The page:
After enjoying the sights and history of Florence, Lucca, and Pisa, we turned our attention to the Wine Road through the Chianti Region of Tuscany.
Our first stop was in Greve, the home of Chianti’s largest annual wine festival and the center of Chianti wine production. It was our first visit to a typical Tuscan walled town on a hill.
Greve has historical connections to America. The statue in the town square was of Giovanni da Verrazano, the explorer who “discovered” New York harbor and for whom the Verrazano Bridge is named. Another local hero is the explorer Amerigo Vespucci who was born near by and who first publicized the New World and was rewarded with having it named for him. Columbus should have been a better writer.
The Chianti Region is six times larger than Napa Valley and one of the oldest wine–growing areas in the world, over 700 years. Unfortunately, after WWII, cheap Chianti wine appeared in sidewalk Italian restaurants in the US. Chianti became college students drug of choice and the squat, straw–covered bottles became candleholders for beatniks and, later, hippies. It was shunned by connoisseurs.
Realizing their quick–buck mistake, the vintners of Chianti trashed the straw bottle much to the chagrin of my fraternity buddies. They cultivated a finer grape (Sangiovese), put its juice in a Bordeaux–shaped bottle, and created a promotion board.
To raise profits the winegrowers set standards:
• Chianti is the everyday drinking wine and lowest in price. Each subzone has its own Chianti, i.e., Senesi from Siena, Fiorentini from Florence, and Pisane from Pisa.
• Chianti Classico is of higher quality, higher alcohol content, and marked with the black rooster.
• Chianti Classico Reserva is a step higher with slightly more alcohol. It must be aged 27 months.
To determine for ourselves whether “Chianti is better than ever,” our guide, Alan Shoemaker, led us to Castello D’Albola, a famous vineyard deep in the heart of Chianti.
The castle (manor) was established in the 15th century by the noble Acciaioli family. Owned today by the Zonin family, the estate has been restored to its medieval condition, and the winery has been modernized.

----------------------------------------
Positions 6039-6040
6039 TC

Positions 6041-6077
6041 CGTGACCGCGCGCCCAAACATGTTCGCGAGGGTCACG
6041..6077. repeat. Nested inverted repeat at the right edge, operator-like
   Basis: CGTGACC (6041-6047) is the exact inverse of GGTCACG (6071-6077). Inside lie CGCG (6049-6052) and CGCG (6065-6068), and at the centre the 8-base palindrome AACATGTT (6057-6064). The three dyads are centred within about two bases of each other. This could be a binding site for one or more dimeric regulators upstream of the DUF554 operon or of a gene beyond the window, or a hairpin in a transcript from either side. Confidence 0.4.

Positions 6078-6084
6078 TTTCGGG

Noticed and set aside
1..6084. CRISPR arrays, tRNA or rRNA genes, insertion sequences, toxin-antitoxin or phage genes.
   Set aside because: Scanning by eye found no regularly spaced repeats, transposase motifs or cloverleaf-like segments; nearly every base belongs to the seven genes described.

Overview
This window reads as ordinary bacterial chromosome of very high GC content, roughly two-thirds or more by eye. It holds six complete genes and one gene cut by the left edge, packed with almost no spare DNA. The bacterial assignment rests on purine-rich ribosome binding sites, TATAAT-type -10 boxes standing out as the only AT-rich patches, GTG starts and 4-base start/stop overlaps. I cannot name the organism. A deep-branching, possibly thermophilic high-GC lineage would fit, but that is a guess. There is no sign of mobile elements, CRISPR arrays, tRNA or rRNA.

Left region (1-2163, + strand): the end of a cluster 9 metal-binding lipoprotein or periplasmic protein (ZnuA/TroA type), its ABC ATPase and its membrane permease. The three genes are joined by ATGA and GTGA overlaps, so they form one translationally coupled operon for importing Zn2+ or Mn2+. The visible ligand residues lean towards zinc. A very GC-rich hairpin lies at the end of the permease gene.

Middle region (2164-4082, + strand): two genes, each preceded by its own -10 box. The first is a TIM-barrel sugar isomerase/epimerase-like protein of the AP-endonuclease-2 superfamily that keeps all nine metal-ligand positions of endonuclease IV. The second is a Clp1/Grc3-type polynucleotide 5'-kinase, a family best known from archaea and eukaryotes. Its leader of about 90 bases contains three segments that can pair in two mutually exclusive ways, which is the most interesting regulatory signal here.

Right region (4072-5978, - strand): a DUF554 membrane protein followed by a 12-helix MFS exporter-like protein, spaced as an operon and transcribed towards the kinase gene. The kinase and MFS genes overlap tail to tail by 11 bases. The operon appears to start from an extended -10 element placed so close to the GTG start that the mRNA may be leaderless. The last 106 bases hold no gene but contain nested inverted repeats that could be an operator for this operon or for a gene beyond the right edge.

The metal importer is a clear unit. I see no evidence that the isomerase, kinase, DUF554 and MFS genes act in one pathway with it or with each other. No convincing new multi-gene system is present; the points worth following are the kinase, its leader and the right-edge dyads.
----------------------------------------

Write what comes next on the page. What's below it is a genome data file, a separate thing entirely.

The manor house, naturally, sits on a Tuscan hill surrounded by rows and rows of vineyards with a few olive groves thrown in for good measure.
As our hostess presented each type of wine, we followed the time–honored method of wine tasting:
• Color (the eye): Is it red, white, or pink (rosé)? What is the rim color when the glass is tilted? (Purple, good; orange, bad) How is the body when it is swirled? If it is thick, it has more alcohol and has “good legs.”
• Smell (the nose): Swirl the wine, and stick your nose in the glass. Take a deep whiff. Hold the aroma and contemplate its effect on your mind, body, and soul. Don’t label, feel it.
• Taste (the mouth): Take a big sip. Let your senses awaken, then slosh the wine around in your mouth. Is it light or rich, smooth or harsh? Swallow. Is the aftertaste short or long, pleasant or unpleasant?
Each taster had his/her own preference. Mine was the Chianti Classico Reserva. It was ruby red tending toward gamecock garnet. The aroma was an elegant blend of violets and cherries. The flavor was harmonious, dry, yet vigorous with a velvety structure. The aftertaste was so pleasantly appealing I had to have more…and more…and…more…
(Next week: Let’s make pasta!)
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